It Ain't Just Leg Lifts

Jan. 23, 2006
Jan. 23, 2006

Table of Contents
Jan. 23, 2006

SI Bonus Section: Golf Plus
Air and Space
SI Players: Life On and Off the Field
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  • The U.S. nationals were replete with fine skating, but the show was stolen by the absent Michelle Kwan, who won a controversial berth on the Olympic team, despite not being healthy enough to defend her title

College Basketball
The Big Man
Life of Reilly

It Ain't Just Leg Lifts

For champion bloodhound Knotty, fitness is a full-time job

MICHELE BILLINGS judges 100 dog shows a year, and she's not woofing when she calls Ch. Heathers Knock on Wood--Knotty to his friends--the best bloodhound she has ever seen. Bloodhounds, Billings says, are "inherently lazy, with loose skin and soft muscles," and most owners let them stay that way. Not Lyn Sherman (above). After getting Knotty as a puppy in 2000, Sherman, a retired psychotherapist, crafted a diet and fitness program to help him develop a physique that would separate him from his peers and give him the stamina for 10-hour dog-show days. Billings, citing his solid musculature and commanding presence, judged Knotty as best-in-show at last year's AKC/Eukanuba National Championship. That, plus a record 48 other best-in-show titles, says his regimen's working. Here's Knotty's workout as he prepares for the Westminster Kennel Club show in New York City next month:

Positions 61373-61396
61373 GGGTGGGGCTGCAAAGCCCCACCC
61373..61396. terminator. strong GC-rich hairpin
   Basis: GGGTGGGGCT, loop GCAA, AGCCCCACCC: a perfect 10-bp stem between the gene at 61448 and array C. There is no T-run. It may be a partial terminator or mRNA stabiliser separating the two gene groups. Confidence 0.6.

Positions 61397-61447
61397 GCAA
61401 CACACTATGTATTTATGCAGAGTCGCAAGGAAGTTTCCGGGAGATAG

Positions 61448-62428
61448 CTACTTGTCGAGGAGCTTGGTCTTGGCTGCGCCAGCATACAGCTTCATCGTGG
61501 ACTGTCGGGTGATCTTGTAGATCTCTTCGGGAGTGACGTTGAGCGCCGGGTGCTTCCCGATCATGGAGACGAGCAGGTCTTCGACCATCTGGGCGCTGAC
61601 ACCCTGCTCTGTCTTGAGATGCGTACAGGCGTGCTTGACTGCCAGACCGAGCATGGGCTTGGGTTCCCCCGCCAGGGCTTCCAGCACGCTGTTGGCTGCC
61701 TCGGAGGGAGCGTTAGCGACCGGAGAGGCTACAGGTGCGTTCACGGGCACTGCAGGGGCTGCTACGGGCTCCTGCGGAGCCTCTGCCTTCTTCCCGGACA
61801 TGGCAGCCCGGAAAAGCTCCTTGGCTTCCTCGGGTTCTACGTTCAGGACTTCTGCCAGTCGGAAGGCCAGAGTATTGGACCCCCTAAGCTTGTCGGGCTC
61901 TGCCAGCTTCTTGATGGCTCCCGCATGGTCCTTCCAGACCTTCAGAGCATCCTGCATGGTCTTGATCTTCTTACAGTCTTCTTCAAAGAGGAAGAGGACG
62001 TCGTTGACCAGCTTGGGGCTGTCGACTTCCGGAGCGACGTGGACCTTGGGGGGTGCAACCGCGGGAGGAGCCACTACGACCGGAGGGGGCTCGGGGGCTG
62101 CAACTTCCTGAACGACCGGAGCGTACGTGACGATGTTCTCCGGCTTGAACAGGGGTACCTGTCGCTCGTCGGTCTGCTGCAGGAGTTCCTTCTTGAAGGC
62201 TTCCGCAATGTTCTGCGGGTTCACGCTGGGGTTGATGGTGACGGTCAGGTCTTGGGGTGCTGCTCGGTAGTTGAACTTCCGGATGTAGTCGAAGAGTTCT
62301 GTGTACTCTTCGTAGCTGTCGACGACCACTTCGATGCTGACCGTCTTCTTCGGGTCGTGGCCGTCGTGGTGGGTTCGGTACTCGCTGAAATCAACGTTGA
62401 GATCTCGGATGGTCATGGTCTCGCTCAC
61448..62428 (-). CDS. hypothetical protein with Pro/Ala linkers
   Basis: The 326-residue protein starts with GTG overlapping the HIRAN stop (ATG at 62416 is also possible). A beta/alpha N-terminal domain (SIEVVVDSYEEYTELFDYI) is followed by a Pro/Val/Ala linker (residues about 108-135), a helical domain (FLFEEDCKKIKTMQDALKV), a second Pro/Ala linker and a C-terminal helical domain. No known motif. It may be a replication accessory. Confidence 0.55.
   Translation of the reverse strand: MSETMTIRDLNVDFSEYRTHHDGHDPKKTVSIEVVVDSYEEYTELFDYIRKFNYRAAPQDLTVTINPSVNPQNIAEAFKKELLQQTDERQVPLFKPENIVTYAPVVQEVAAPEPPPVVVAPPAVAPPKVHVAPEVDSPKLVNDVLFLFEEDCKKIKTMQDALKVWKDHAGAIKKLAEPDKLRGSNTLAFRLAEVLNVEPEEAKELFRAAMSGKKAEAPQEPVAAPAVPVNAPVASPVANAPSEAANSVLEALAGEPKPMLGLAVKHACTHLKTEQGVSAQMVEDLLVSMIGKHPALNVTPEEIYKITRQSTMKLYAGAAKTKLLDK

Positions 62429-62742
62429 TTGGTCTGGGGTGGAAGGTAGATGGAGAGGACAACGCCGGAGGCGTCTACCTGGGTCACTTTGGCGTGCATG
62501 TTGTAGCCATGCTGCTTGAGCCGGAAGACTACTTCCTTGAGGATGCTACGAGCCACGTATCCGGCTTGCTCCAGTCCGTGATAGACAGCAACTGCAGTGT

This is an article from the Jan. 23, 2006 issue Original Layout

Sherman is trained in massage therapy and, like the trainers of human athletes, believes in stretching. "I start by stretching out each of his legs, and I pull the tail to elongate the spine," she says. "He loves it." A large dog--at 127 pounds he outweighs the average bloodhound by about 10 pounds--Knotty runs daily (often to disco music) in Sherman's Topanga, Calif., home on the Jog a Dog, a treadmill that's longer (72 inches) than those at most gyms. While Sherman continually sprays him with water to keep him cool, Knotty warms up for three minutes at three miles per hour, then trots briskly for eight minutes at seven miles per hour before a three-minute cooldown. Sherman also leads Knotty on hourlong outdoor runs each afternoon. "He thinks he's going to find mountain lions," she says. "He's very enthusiastic."

Eating and Sleeping
Knotty gets most of his daily 4,000 calories from the three cups of high-protein, high-fat kibble, topped with a half cup of fish-based canned food, that he eats twice a day. Sherman sometimes adds boiled organic chicken and stewed tomatoes and, once a week, throws in spaghetti and meatballs, Knotty's favorite. The rest of Knotty's training? He sleeps 16 hours a day, normal for a bloodhound.